5. Each of the six sided dice note a different kind of location. The number on the die represents what type of location it is, while the color of the die gives further refinement. For example, a blue die that rolled a 1 would represent simple grassland. Use the theme you obtained in step four to flavour each of your locations with an encounter wherever desired.



1

Easy travelling—it takes 1d6 hours to travel out of this location


red

beach

yellow

lagoon

blue

grassland


2

Moderate travelling—it takes 1d12 hours to travel out of this location


red

swamp

yellow

Moderate jungle

blue

Cliffs


3

Hard Travelling—it takes 1d30 hours to travel out of this location


red

volcano

yellow

Tall hills

blue

Thick jungle


4

Settlement—it takes 1d12 hours to travel out of this location


red

Native peoples

yellow

Settlers from your setting’s main continent

blue

Weird settlement (merfolk, aliens, people with stars for eyes, fringe religious group, etc.)


5

Landmark—it takes 1d12 hours to travel out of this location


red

Natural (unusual rock/coral formation, massive tree, a particularly breathtaking view, etc.)

yellow

Man-made (a lighthouse, a wall, an orchard, etc)

blue

Weird (an ancient ring of stones, grove of trees bearing strange gem-like fruit, a gateway made of obsidian, etc.)


6

Challenge—it takes a minimum of 1d12 hours to travel out of this location, but the time can vary depending on the party’s ingenuity.


red

Inconvenient (massive flock of birds, maze of coral, tollway guarded by a man gone a bit loopy with isolation)

yellow

Hazardous (erupting volcano, razor grass, puffs of noxious gas emitted by plantlife, etc.)

blue

Weird (tall rocks standing at an eerily regular distance that threaten to fall, malevolently intelligent crashing waves, illusory castle, etc.)



6. Each of the twenty sided dice also represent a dungeon location. Stick a dungeon you have handy on your island, make one of your own, or try my dungeon generator. The theme generated in step four may beg for some kind of explanation that you can answer with your dungeon. For example, if you rolled that the spiders abhor dreams, one of your dungeons could be in the webs of the eternally dreaming spider god, explaining why the spiders try to bite anyone who dreams on the island.


Here are some rough dungeon ideas for inspiration:



1

Massive stone head. Speak secret words to open it’s mouth, revealing a set of stairs that descend into the earth.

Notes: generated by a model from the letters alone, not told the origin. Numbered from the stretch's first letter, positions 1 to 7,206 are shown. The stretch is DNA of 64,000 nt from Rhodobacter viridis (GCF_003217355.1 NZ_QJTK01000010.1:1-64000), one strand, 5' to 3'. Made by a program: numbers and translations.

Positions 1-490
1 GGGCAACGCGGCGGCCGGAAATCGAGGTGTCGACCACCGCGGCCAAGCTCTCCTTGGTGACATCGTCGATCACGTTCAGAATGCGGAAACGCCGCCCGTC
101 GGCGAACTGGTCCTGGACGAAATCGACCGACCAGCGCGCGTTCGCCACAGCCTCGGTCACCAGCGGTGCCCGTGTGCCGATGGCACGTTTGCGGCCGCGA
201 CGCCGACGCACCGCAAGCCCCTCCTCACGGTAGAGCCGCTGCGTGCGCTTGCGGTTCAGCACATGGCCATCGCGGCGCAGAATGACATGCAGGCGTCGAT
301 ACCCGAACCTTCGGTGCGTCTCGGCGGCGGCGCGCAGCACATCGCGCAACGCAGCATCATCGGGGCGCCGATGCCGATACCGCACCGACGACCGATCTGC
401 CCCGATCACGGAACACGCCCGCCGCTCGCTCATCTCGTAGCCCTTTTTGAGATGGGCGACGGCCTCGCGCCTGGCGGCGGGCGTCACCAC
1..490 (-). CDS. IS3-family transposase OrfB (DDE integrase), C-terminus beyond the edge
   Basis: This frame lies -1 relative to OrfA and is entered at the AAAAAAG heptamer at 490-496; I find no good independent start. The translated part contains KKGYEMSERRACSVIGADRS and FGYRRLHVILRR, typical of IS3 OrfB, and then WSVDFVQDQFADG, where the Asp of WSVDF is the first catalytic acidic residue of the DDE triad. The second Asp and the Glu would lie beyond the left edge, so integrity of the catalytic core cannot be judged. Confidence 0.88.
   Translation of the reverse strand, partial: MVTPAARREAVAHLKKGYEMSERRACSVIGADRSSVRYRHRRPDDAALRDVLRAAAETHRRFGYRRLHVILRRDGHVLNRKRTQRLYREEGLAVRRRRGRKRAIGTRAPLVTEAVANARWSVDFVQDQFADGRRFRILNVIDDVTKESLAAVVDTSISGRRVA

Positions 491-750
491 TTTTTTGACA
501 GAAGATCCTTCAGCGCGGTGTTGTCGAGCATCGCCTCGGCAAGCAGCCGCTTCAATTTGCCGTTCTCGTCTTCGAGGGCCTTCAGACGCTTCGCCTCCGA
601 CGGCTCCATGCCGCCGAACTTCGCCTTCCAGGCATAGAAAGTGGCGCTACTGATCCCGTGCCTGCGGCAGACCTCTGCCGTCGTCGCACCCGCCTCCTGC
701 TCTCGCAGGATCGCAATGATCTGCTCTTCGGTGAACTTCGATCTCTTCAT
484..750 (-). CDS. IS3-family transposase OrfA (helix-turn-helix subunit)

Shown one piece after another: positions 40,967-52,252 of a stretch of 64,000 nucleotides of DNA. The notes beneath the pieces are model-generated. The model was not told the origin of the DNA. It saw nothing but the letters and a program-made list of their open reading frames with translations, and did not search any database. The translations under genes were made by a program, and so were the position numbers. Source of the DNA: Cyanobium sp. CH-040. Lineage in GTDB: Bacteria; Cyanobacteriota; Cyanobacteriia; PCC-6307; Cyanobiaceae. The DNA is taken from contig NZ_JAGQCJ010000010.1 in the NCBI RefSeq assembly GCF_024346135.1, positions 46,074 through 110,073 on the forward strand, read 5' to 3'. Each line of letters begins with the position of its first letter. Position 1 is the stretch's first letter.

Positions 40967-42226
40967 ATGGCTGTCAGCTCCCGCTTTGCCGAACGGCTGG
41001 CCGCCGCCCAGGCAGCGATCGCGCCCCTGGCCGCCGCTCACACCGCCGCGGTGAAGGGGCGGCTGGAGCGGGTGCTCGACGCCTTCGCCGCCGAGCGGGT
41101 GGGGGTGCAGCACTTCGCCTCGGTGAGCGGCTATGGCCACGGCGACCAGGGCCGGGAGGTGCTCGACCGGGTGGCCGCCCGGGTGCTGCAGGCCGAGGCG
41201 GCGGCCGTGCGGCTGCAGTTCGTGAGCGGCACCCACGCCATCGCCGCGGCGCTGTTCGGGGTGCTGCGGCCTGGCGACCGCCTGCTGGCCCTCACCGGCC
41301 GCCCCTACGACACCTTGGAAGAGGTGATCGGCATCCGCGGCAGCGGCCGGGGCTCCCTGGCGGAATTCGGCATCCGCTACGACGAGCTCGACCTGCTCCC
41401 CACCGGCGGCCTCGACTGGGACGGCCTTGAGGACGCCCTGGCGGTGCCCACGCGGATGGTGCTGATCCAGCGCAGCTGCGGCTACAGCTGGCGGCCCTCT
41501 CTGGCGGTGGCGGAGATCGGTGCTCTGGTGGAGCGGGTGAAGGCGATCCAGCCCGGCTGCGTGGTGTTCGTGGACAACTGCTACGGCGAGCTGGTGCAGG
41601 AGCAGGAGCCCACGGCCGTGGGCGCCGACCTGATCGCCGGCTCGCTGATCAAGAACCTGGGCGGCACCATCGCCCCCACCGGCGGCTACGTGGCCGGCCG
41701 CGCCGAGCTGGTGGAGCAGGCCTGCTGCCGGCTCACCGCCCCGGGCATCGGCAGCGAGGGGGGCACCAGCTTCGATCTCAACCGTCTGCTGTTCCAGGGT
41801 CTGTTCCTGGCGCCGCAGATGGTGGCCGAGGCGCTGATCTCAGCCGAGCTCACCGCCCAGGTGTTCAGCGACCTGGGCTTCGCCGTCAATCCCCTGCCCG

2

An anachronistic castle

3

The Verdant Palace. An immense mansion made of all organic materials grown seeming spontaneously out of the marshland.

4

A deep pit, feared and reviled by the residents of the island.

5

A lagoon. The very tops of a garden of statues peek out from eerily blue water

6

A cloud of goddam mosquitos surrounding an abandoned throne

7

A grove of strange trees. The stars here are in different positions

8

The caverns where they say old man Pete buried his fortune

9

A darkened valley soaked in permanent thunderstorm

10

A shipwreck left on the side of a tall hill for unknown reasons

11

Inactive volcano

12

A settlement mysteriously abandoned by its residents


7. Roll for how many hours it takes to leave a location and mark it near the location on your map. This represents how many hours travelling it takes for a party with normal encumbrance to move from that point on the map to any other connected point. This may mean that it could take significantly longer to travel in one direction than it does in the other location due to the differences in terrain or available paths. Don’t worry about it too much.


Congratulations! You’re done! You now have a cool little island to play on.



One final, very serious, note. I love pirate games. I love the idea of sword-and-sail. As a kid, Treasure Island was one of my favorite books, and as an adult I love naval adventure stories such as Typee, Moby-Dick, or Mutiny on the Bounty. If you’re lucky, you might even get me to admit that I secretly actually really like the first Pirates of the Caribbean movie. As much as I love these things, the unfortunate reality is that the romance of the sword-and-sail adventure hides a dark past of colonialism, racism, and slavery. When you are running a sword-and-sail game, there is a fine line to walk. On one hand, even if you are an amazing GM and your group explicitly gave their consent to play in a game that explores these themes, you may find yourself dangerously close to crossing a line. On the other hand, completely ignoring it and whitewashing the problem is not the solution, either. I guess what I’m saying is be a sensitive, careful, and open GM. Be willing to listen, and game responsibly!